Recent responses around the Northeast
C.G. saves four in storm
Station Point Judith, R.I.
The Coast Guard rescued four people aboard a storm-ravaged sailboat, about seven miles south of Block Island, R.I. The crew of the 45-foot sailboat left East Greenwich, R.I., bound for Puerto Rico, when it was caught in an offshore storm, which ripped its sails and disabled propulsion. The crew activated the EPIRB, allowing the Coast Guard to track its position. The 1st District Command Center in Boston launched a 47-foot motor lifeboat crew from Station Point Judith, R.I., and a helicopter crew from Air Station Cape Cod. Both crews arrived at the last position the EPIRB indicated, but because of the 30- to 40-knot winds, the sailboat was drifting out of position faster than the beacon could transmit. Visibility was less than one mile, and the seas were 8 to 12 feet. The crew of the sailboat shot off a flare, and the rescue crews located the disabled sailboat and determined no one was injured. The motor lifeboat crew took the sailboat in tow. After a nearly seven-hour transit, they arrived near Montauk, N.Y., and transferred the tow to a Station Montauk lifeboat crew that took the sailboat and crew safely to Montauk. Air temperature was 39 degrees; the water was 42 degrees. (Dec. 20)
Stranded off N.J.
Sector New York
Four Massachusetts fishermen and their dog stranded 90 miles off New Jersey were rescued by the Coast Guard. The 80-foot fishing boat was placed in tow by the crew of Coast Guard Cutter Reliance. The fishing boat was being brought to Point Judith rather than New York so the crew could salvage the catch. The tow was scheduled to be passed off to Sea Tow and brought into a safe haven for repairs. The captain of the fishing boat contacted Coast Guard Sector New York by emergency radio to notify them that a net was tangled in the propeller. The Coast Guard quickly issued a Marine Assistance Request Broadcast for boats in the area and began making preparations to assist the fishing boat. Cutter Reliance was diverted and traveled 44 miles to the location. (Dec. 13)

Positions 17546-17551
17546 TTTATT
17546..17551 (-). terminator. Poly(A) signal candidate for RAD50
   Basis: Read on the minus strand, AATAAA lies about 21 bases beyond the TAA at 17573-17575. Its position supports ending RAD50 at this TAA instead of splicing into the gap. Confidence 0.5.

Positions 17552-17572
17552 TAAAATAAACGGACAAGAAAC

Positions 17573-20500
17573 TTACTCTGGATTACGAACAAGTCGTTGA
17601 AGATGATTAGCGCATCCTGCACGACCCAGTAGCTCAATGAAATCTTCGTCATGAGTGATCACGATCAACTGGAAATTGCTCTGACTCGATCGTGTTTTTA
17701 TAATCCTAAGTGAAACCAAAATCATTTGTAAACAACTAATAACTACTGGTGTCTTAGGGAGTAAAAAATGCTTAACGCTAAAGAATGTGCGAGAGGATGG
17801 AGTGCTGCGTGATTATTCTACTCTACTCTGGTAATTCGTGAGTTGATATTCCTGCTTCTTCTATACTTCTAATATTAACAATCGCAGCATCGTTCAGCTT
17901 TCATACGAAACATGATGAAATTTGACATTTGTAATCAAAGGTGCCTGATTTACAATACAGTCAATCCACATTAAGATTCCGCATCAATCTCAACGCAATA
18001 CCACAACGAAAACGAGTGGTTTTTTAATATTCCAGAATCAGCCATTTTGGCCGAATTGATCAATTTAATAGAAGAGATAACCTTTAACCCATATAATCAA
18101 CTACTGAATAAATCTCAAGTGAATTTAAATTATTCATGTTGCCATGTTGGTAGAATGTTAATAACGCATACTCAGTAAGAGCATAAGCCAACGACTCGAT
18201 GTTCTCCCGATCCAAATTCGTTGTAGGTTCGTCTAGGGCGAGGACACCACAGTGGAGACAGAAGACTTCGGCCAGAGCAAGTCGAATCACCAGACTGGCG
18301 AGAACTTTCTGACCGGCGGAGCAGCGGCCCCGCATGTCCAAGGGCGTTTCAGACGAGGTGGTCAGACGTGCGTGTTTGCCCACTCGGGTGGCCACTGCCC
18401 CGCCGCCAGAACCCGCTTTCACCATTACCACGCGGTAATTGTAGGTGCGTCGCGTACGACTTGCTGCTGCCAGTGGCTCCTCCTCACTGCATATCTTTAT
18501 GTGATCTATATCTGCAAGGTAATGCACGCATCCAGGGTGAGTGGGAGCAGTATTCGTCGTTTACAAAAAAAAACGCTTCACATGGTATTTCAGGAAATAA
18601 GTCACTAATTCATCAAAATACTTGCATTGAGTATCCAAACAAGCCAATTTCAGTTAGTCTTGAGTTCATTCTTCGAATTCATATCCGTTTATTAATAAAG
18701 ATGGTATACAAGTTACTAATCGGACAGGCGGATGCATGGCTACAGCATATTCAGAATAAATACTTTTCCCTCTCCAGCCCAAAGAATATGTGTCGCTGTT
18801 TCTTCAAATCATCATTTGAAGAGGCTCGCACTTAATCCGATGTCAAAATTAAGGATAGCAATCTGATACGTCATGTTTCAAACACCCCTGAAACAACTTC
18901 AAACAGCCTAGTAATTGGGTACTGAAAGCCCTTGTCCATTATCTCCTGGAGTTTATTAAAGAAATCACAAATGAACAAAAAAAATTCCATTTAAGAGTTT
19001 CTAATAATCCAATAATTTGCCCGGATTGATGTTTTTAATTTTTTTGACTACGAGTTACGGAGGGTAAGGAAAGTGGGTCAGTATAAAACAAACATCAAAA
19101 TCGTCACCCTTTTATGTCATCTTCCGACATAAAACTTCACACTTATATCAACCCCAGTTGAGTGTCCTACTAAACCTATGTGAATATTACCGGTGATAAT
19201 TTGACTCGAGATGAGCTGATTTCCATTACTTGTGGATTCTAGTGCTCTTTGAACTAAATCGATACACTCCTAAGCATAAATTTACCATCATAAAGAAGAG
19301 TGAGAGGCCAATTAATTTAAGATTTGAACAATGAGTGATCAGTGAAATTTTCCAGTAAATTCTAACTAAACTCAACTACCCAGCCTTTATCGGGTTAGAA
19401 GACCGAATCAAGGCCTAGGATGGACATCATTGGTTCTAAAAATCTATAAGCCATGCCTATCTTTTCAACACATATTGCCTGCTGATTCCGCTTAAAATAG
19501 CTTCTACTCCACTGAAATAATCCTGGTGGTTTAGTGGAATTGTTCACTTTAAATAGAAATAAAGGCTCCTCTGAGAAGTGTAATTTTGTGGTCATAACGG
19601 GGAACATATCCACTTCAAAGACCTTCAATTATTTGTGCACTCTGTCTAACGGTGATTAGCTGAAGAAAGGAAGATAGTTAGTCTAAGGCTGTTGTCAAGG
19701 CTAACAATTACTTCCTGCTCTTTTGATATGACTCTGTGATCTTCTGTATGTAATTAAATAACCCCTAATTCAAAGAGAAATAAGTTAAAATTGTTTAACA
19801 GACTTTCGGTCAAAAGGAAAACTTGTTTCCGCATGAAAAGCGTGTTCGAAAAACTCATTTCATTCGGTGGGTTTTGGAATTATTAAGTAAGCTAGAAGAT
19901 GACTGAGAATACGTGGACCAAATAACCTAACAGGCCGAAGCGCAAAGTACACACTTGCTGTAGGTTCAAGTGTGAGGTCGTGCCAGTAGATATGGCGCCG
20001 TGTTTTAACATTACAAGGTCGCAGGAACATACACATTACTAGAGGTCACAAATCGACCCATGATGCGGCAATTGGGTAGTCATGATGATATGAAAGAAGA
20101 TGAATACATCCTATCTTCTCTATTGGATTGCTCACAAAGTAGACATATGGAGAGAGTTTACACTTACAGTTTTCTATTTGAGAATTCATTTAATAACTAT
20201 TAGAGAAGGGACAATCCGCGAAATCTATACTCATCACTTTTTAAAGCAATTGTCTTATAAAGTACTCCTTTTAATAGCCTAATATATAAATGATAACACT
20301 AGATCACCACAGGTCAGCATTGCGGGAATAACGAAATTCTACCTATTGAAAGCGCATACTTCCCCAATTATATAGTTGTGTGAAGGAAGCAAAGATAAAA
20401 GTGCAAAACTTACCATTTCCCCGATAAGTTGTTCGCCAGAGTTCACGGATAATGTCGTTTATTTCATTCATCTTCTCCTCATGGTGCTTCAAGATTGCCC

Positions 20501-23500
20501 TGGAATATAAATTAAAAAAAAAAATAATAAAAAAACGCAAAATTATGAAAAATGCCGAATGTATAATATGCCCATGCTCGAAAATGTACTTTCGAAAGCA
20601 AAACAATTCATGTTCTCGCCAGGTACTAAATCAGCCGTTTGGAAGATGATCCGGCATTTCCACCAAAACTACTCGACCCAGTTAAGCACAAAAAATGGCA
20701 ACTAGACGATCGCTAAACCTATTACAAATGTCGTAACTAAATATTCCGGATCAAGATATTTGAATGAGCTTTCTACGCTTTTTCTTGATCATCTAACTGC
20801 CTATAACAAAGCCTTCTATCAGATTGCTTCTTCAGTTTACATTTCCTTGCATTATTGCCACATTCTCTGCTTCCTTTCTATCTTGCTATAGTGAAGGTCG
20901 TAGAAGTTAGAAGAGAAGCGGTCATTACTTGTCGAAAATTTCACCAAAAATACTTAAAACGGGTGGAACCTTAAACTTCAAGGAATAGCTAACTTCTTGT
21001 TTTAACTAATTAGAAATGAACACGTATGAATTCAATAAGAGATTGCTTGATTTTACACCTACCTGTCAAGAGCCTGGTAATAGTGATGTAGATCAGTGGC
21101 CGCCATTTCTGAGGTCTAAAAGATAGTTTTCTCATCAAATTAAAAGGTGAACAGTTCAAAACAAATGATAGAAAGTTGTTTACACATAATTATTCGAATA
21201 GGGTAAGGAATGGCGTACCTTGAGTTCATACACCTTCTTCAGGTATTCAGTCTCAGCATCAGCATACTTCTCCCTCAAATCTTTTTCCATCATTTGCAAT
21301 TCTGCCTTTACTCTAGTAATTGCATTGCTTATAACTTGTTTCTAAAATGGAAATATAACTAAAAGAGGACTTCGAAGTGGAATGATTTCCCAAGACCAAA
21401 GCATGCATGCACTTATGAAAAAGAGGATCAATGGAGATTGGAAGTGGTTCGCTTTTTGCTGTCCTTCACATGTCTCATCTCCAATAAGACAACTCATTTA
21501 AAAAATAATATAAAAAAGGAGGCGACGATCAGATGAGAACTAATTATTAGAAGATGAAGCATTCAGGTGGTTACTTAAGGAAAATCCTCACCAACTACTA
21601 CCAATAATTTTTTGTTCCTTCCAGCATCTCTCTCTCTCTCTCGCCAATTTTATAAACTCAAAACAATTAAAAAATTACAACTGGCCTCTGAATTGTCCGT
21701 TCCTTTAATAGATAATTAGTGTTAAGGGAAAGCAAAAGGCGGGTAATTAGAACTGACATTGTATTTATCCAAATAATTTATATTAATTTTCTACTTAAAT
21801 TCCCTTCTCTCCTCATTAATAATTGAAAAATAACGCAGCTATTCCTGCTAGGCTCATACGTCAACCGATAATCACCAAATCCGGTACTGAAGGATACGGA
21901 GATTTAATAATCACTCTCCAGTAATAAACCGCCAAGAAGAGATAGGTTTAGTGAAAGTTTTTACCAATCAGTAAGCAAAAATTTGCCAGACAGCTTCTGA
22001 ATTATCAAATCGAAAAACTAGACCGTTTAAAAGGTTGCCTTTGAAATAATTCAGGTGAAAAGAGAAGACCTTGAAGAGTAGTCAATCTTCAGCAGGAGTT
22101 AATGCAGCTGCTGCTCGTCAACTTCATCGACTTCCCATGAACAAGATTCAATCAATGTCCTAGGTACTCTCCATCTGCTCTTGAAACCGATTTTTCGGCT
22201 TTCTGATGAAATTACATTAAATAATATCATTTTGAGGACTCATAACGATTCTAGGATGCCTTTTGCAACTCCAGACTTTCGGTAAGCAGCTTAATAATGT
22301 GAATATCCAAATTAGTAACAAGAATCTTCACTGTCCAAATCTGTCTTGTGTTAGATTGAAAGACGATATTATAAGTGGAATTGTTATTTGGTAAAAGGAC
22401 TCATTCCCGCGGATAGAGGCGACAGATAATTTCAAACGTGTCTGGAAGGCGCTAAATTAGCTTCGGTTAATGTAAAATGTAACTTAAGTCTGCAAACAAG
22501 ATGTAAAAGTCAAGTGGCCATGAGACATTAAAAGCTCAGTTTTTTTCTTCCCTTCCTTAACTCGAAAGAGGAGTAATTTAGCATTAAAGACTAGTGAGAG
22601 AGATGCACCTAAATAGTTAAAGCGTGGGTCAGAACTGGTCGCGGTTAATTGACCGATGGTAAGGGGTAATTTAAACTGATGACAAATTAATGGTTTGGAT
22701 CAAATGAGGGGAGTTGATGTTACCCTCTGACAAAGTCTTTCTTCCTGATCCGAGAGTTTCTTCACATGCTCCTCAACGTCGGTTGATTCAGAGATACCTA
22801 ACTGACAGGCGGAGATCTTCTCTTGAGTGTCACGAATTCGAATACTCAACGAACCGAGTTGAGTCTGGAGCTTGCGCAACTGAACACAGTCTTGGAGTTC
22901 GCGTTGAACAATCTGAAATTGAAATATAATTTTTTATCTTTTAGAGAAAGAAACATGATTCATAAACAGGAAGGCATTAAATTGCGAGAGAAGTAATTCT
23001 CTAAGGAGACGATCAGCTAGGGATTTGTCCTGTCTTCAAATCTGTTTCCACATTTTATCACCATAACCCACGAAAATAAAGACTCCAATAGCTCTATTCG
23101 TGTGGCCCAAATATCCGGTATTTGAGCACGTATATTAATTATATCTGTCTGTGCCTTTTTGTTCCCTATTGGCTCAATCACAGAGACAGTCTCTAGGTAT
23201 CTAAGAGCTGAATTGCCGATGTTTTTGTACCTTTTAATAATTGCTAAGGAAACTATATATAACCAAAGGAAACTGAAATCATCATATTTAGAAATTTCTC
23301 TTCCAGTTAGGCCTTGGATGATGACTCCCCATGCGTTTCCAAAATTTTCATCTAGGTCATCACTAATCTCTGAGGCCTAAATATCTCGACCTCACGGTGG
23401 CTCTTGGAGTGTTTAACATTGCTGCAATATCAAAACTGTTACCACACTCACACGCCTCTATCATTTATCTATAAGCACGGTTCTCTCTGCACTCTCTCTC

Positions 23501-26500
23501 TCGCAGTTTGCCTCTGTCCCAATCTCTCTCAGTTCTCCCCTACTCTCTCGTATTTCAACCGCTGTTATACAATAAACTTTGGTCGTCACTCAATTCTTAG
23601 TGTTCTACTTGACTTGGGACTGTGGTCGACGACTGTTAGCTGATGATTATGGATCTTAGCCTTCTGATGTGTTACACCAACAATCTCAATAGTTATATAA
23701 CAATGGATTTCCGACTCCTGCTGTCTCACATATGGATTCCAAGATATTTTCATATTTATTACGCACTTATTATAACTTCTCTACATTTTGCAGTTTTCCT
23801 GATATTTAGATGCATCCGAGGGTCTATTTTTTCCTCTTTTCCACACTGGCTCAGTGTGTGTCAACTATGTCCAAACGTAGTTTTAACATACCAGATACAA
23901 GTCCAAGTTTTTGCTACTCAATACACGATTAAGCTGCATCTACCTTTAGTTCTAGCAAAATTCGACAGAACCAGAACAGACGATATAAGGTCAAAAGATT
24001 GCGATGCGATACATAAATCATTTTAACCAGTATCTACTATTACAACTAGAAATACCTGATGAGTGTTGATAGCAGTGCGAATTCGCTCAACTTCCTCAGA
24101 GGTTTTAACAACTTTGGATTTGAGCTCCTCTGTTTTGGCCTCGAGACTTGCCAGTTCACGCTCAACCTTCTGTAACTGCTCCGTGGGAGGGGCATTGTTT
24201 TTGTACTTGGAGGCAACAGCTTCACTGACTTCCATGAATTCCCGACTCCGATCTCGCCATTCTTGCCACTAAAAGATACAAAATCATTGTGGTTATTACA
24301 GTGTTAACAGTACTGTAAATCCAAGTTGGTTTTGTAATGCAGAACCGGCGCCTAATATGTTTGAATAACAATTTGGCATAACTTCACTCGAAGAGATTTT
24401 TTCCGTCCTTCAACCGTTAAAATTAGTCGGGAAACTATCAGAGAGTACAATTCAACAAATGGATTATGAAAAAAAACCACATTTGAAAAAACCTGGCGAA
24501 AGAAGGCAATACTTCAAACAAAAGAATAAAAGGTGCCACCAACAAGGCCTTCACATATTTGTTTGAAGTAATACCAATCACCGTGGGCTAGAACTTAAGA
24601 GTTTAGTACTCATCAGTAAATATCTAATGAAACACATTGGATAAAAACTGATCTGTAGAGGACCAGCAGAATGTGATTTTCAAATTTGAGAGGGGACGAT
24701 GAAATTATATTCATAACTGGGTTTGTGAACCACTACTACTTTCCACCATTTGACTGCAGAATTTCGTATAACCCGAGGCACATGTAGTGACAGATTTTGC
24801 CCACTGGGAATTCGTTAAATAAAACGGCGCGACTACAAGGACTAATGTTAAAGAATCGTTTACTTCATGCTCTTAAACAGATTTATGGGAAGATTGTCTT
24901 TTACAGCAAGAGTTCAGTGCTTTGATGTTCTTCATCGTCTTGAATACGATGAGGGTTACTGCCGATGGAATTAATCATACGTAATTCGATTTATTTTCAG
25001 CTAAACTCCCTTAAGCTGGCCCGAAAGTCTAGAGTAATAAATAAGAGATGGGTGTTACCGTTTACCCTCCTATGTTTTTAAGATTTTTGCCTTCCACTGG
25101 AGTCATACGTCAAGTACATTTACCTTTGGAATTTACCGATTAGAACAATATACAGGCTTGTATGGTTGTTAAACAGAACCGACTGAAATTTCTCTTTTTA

Station Jones Beach, N.Y.
The Coast Guard suspended a search for a boater who had been missing for a day. The 65-year-old man was reported missing by his son after the man did not return from a fishing trip. The man’s vehicle and trailer were located at a marina in Sewaren, N.J. A Coast Guard rescue jet located a boat matching the description of the overdue vessel adrift 20 miles south of East Rockaway, N.Y. A wallet belonging to the man, as well as various articles of clothing, were found on the boat during inspection by a Coast Guard Station Jones Beach rescue boat crew. Because of weather conditions and the drop in water temperature, survivability in the area had been greatly reduced, according to the Coast Guard. Two Coast Guard rescue boat crews were launched from Coast Guard Station Sandy Hook, as well as rescue helicopter crews from Coast Guard Air Station Atlantic City and Cape Cod. Coast Guard cutters Tybee and Bainbridge Island conducted offshore searches throughout the day. A New York City Police Department helicopter crew and the Sandy Hook Park Police also assisted in the search. The case has been suspended pending further developments. (Dec. 5)
Fire destroys sportfisher
Station Oregon Inlet, N.C.
A Coast Guard rescue boat crew saved two people from a burning boat in Roanoke Channel near Wanchese, N.C. A Station Oregon Inlet 21-foot boat crew was familiarizing a new crewmember with the area when they saw smoke and arrived at the scene of a burning 43-foot sportfishing boat. Two people were pulled to safety before their boat was consumed with fire. A 47-foot rescue boat crew also responded to the fire in order to keep other boats at a safe distance. According to the Coast Guard, the fire quickly spread across the deck. Coast Guard Sector North Carolina issued a Marine Safety Information Broadcast on marine radio channels 16 and 22. Salvage attempts were to be attempted as soon as the weather subsided. Mariners were urged to take caution when transiting this area. Between 2 to 3 feet of the sunken boat remain above the water and out of the navigable channel. (Dec. 8)
This article originally appeared in the March 2009 issue.